Who Gathers the Breeze
What do romantic love and big business have in common? They were the two big social innovations of the fourteenth century and haven’t changed essentially since then; but how differently we live with them now!
Margherita is a rigidly governed wife who asserts her freedom on pilgrimage to distant Santiago de Compostela. Tiffany, ambitious, confident, successful, discovers more on pilgrimage than she imagined. Both explore a new world of love, filled with passion but bounded by strictures, while their husbands pursue wealth and advancement in the arcane world of investment banking. Francesco, an actual historical figure, uses dubious stratagems to evade condemnation as a usurer; Bob deploys high-risk innovations in the new mortgage-backed securities market, where excesses of greed and failures of common sense cause the greatest financial collapse since the Great Depression.
Four roads, each promising great rewards, each presenting great dangers; one big story that illuminates our present as it illustrates our past. The tension between duty and desire, public and private good, has always confronted us, and when out of control can cause great harm. That conflict is the core of this story.
Published by Collioure Books in “trade” (high quality) paperback.
“...A strong standout recommended... A novel about finding courage, the right path, and a better life... What makes Who Gathers the Breeze remarkable is Vigoda’s attention to creating believable, empathic characters... A solid literary achievement.” —Midwest Book Review
“Vigoda knows his subjects well and displays substantial research... A compelling journey with engaging companions.” —Kirkus Reviews
...Margherita sat with Agnoletta... and suddenly began to sob.
“It’s just that I have never before seen such majesty...”
“It is very beautiful, madonna, but that is not all.”
She shook her head smiling as at a child and said, “You are in love, madonna.”
They stared at each other for a long time. “Am I?” she finally replied... “Perhaps you are right, for I am quite certain I have never felt this way before.”
“You are in love, madonna.”
She thought, “Then after all I will not die without ever having known love...”
After a while [Tiffany] rose again to walk around but whenever she stopped he stood close and when their hands brushed he again took hers and they continued hand in hand until she led him back to a pew where he took her waiting hand again as they each pretended to look at the church and she said, “What are we doing?”
“I’m holding your hand. What are you doing?”
“I don’t know what I’m doing.”
“We can stop.”
“That’s just it, I don’t want to.”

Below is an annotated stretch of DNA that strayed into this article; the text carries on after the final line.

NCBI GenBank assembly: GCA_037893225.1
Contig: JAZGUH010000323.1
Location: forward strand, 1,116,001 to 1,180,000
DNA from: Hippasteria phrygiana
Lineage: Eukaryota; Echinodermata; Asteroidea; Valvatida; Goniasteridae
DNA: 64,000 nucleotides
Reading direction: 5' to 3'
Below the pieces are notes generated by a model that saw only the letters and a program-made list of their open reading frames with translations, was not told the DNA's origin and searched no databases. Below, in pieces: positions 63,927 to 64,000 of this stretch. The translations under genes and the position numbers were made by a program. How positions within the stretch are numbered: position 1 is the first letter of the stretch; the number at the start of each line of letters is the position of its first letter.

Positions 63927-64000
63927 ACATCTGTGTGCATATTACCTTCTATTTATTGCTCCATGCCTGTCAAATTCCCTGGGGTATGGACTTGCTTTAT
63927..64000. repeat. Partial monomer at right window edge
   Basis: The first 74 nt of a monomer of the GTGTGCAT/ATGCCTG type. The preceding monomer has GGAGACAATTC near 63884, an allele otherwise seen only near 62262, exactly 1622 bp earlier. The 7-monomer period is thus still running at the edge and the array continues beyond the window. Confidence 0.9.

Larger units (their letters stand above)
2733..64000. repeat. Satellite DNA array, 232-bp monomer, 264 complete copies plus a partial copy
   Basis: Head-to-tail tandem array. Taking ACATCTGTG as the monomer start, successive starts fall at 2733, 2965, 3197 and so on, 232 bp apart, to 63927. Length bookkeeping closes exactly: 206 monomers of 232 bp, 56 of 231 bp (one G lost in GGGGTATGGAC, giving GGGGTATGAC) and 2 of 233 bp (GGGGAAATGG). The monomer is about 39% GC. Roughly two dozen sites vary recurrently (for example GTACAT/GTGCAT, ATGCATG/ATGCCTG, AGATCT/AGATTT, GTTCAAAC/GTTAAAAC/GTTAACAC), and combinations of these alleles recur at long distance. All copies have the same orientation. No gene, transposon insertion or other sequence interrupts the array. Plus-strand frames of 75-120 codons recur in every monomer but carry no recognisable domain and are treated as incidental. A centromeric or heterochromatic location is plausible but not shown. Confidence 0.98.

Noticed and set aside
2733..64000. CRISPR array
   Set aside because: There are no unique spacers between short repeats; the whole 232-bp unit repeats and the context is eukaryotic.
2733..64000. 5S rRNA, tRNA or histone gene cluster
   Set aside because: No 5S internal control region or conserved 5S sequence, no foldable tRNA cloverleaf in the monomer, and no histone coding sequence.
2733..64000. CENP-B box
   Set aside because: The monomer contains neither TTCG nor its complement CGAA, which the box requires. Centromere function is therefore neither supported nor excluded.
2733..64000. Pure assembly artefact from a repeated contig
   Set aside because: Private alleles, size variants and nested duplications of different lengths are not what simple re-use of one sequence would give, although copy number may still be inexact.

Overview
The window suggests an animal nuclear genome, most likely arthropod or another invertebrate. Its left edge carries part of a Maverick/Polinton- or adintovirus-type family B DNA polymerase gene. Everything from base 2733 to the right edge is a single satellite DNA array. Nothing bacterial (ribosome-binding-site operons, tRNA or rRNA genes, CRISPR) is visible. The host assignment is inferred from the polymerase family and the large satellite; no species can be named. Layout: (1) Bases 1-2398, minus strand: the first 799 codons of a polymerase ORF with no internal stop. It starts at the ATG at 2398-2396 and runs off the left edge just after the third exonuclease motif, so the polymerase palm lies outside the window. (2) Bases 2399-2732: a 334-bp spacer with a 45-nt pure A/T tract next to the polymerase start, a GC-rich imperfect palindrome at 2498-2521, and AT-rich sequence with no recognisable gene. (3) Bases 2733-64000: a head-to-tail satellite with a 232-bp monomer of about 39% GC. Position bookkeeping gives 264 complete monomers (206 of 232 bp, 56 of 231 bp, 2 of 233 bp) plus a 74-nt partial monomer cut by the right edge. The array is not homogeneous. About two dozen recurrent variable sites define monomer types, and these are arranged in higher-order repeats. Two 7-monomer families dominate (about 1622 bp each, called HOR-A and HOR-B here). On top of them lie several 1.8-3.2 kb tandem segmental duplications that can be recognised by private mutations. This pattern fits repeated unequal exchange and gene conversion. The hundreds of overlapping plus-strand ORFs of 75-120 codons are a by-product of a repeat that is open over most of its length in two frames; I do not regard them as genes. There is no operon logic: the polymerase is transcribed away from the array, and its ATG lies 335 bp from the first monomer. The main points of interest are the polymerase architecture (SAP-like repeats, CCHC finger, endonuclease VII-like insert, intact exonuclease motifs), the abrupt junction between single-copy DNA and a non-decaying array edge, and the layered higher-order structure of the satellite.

“Have you seen it?” When he didn’t answer [Margherita] concluded that he had. “[The preacher] told us a true story... about when a priest refused to bury an unrepentant usurer. His family insisted on burial so the priest said they would leave it to divine will and they loaded the body onto a donkey to see if it would take it to hallowed ground. But it didn’t, it headed straight for a dunghill where robbers were hanged.” Francesco said he didn’t believe such stories but his face lost color all the same.
It seemed a fantastic world in which everything was possible no profit goal too high to attain with everybody scratching everybody else’s back even as they competed fiercely; and exulting in his victory Bob threw himself into the firm’s future with full confidence in his abilities and the almost unbelievable potential of the new securities in which his firm was a market leader and in which as he saw it he was one of the chosen insiders the elect of the elect.
“...I do not believe there is sin in our love. The poets assure us there is none and I cannot feel any. I could almost say my marriage is sin, because it is a lie...”
“Then again I say I’m confused. Your thoughts seem jumbled, mine certainly are... Perhaps we try to think too much?”
“Intellect is our gift. Surely one cannot reason too much, only incorrectly.”
“I would have said love is our gift and that one cannot love too much.”
I have a high-stress job with a lot of responsibility... and yet the prospect of walking for four hours over level terrain the day after tomorrow has me worried. About what, I don’t know... I hope I’m as ready to be tested as I think I am, but I’m also excited. I think it’s going to be beautiful. I think I’m going to meet interesting people. After seventy days of walking I’m going to be in Santiago de Compostela and I’ll be able to look back and say, “I just climbed over the Pyrenees, I crossed deserts. I walked a thousand miles.”
To see more excerpts (illustrated with great location photos), click here to go to the Photo Album on my Facebook page.